Fun in the powdery snow and crisp air is the best part of the winter season. But, you still need to practice proper skincare so the sun’s ultraviolet (UV) rays don’t damage delicate skin tissue. Fortunately, you can do a lot of things to avoid wrinkles, skin damage, and even cancer this winter.
No matter what time of year you spend outside, too much exposure to UV rays can lead to skin cancer. Douglass Forsha, MD, and his team provide skin cancer screenings and treatments at Jordan Valley Dermatology Center in South Jordan, Utah. By regularly examining abnormal skin changes and abnormal areas, Douglass Forsha, MD, and his team reduce the risk of developing skin cancer.
During the summer, UVB rays are the strongest, causing sunburn. Nevertheless, UVB rays can damage and burn your skin year-round, especially at high altitudes and on reflecting surfaces like snow or ice. Snow reflects nearly 80 percent of UV rays, increasing your risk of skin cancer and premature aging.
The UVA rays are constant throughout the year and can penetrate through clouds and fog. Plus, UVA rays can penetrate glass, so you can still damage your skin on a bright winter day in the house.
Sun exposure can make your skin dull and wrinkled and increase your chances of getting skin cancer. Because of that, it's so important to have a healthy skincare regimen. Here are some of Dr. Forsha’s top winter skincare tips.
Clothing is your first line of protection against sun damage. In the winter, it's easier to cover up. Most skin cancers occur on the face, head, and neck, which tend to be exposed year-round. Take your UV-blocking sunglasses and a wide-brimmed hat with you when you go out. A hat protects your scalp from UV rays while keeping you warm, and wearing sunglasses will protect your eyes from snow glare.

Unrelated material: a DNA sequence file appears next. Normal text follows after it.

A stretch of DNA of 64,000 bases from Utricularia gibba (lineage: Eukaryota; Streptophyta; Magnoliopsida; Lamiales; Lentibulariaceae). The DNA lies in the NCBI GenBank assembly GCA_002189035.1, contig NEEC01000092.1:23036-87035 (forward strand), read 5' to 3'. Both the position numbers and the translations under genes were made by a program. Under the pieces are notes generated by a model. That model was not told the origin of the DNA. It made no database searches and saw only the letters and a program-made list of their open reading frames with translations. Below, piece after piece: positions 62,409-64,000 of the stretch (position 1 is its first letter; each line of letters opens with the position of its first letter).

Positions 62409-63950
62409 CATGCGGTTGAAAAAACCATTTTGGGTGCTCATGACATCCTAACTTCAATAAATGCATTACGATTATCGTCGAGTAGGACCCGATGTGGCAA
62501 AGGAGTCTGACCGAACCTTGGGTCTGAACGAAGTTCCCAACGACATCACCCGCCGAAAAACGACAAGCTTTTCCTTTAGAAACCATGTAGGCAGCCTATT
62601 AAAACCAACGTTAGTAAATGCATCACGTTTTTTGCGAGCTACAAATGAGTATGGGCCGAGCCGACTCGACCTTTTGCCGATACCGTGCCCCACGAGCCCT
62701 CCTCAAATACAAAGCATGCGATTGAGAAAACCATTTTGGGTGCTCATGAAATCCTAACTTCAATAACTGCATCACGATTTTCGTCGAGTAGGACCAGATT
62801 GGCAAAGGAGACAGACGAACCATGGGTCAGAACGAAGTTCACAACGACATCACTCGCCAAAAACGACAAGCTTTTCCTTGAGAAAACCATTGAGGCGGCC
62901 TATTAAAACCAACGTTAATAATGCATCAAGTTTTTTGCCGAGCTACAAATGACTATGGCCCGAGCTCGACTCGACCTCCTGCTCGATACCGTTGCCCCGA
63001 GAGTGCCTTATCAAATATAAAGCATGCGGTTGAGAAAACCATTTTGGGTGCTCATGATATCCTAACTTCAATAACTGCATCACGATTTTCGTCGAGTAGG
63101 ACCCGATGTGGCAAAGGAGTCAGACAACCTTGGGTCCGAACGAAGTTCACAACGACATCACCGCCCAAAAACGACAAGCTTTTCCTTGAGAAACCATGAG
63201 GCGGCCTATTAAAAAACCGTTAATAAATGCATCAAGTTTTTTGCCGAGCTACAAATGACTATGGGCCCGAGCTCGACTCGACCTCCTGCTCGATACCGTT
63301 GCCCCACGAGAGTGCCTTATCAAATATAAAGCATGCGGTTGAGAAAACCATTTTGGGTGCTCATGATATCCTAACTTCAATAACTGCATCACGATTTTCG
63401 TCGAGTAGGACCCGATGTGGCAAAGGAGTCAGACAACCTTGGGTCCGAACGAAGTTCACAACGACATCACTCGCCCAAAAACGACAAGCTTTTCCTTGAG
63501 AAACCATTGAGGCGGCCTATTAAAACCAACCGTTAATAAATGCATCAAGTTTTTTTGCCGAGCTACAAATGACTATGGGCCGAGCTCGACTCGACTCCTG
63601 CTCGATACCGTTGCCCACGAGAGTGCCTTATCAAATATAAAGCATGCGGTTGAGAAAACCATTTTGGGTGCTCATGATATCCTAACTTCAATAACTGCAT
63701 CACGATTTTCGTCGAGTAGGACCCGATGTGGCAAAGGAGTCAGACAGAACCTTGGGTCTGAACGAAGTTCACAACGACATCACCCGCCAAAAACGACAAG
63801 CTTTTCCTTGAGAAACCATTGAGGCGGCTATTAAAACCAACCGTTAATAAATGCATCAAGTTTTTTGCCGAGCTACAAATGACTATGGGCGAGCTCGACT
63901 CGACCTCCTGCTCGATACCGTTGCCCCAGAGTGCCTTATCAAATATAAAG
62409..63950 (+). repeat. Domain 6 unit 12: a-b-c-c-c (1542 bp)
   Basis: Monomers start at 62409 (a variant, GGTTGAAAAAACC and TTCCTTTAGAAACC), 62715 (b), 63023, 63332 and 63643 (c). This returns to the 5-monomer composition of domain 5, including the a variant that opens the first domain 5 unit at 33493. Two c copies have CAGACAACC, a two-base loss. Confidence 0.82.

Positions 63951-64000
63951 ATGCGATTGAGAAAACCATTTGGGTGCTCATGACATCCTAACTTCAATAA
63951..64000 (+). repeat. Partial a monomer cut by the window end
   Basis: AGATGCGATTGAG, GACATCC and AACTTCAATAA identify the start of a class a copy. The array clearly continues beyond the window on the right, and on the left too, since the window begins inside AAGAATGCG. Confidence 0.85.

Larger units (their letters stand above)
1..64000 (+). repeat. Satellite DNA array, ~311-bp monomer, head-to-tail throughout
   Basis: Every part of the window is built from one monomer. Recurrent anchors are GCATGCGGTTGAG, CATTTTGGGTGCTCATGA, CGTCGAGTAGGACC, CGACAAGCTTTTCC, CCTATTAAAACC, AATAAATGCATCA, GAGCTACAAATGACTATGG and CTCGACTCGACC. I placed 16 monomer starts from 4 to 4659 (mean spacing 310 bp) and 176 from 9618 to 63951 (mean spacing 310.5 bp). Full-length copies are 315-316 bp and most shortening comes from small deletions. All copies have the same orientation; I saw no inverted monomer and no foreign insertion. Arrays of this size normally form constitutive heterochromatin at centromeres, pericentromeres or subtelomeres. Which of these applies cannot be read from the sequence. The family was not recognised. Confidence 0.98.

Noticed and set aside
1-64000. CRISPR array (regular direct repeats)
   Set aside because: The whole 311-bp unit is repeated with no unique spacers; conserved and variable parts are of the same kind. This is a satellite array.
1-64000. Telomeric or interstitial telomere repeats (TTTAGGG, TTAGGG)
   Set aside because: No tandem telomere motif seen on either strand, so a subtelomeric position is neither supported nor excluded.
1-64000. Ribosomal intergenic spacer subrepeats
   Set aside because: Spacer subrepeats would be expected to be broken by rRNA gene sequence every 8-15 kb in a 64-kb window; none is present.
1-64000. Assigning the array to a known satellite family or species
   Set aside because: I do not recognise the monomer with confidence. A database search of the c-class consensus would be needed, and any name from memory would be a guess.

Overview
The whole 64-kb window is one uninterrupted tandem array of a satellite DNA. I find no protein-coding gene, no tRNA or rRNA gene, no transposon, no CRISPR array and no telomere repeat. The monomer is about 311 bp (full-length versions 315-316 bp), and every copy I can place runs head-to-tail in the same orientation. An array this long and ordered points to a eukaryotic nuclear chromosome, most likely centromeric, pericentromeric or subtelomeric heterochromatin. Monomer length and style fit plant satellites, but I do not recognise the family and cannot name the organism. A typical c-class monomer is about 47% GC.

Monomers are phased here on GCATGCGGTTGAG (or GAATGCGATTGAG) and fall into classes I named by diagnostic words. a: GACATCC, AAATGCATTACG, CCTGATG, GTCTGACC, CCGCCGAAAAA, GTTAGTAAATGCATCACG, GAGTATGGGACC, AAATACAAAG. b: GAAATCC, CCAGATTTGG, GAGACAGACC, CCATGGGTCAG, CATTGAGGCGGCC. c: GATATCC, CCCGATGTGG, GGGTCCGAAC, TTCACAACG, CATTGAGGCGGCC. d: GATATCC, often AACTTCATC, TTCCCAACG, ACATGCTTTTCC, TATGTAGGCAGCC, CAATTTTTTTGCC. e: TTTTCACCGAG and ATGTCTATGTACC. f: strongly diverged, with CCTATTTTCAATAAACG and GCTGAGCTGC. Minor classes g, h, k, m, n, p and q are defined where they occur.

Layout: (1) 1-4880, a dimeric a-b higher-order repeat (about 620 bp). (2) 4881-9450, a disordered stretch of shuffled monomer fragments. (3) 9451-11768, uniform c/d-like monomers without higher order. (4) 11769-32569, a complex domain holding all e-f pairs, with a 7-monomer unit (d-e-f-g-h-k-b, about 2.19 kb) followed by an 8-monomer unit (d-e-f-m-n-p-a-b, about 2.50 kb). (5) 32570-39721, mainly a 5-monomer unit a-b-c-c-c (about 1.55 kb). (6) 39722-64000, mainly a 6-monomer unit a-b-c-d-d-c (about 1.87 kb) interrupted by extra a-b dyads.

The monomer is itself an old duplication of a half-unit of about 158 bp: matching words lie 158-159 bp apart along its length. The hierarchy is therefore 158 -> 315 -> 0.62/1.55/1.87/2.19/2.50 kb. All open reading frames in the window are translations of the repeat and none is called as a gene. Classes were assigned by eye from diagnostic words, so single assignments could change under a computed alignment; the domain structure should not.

Even during cold months, you still need to use sunscreen. Apply sunscreen with an SPF of 15 or higher to all your exposed skin, especially the tops of your ears, around your eyes, and near your hairline. To combat dry winter skin, choose a moisturizing sunscreen containing ingredients such as lanolin and glycerin. Last but not least, try to avoid the peak sun hours between 10 AM and 4 PM and seek shade whenever you can.
Washing your face every day is essential. The use of harsh and abrasive products will cause more harm than good. Using mild cleansing products and moisturizers will help you take care of your skin.
After washing your face, your skin shouldn’t feel tight or dry. Use lukewarm water instead of hot water, which will cause more dryness. Let your face air dry a bit, and then apply a moisturizer to help it sink into your pores and hydrate your skin.
Most businesses in Utah have tobacco bans in place. You probably spend time outdoors during the winter months if you smoke, sometimes without any skin protection. Additionally, smoking is an unhealthy habit that contributes to many diseases.
Smoking constricts your blood vessels, decreasing blood flow. In addition to harming your body inside, it also damages your skin. When only a small amount of blood reaches the outer layer of your skin, you start looking paler. Your skin becomes dull, making you appear older. Try giving cigarettes the boot this winter to protect your health and your skin.
Winter is just around the corner, but you shouldn't let up on your sun-safe habits. The most common cancers can be reduced by continuing to protect yourself from the sun even in the cold, cloudy months.
Would you like to discuss other ways to keep your skin safe this winter? Call Dr. Forsha today at Jordan Valley Dermatology to schedule a preventive skin cancer screening.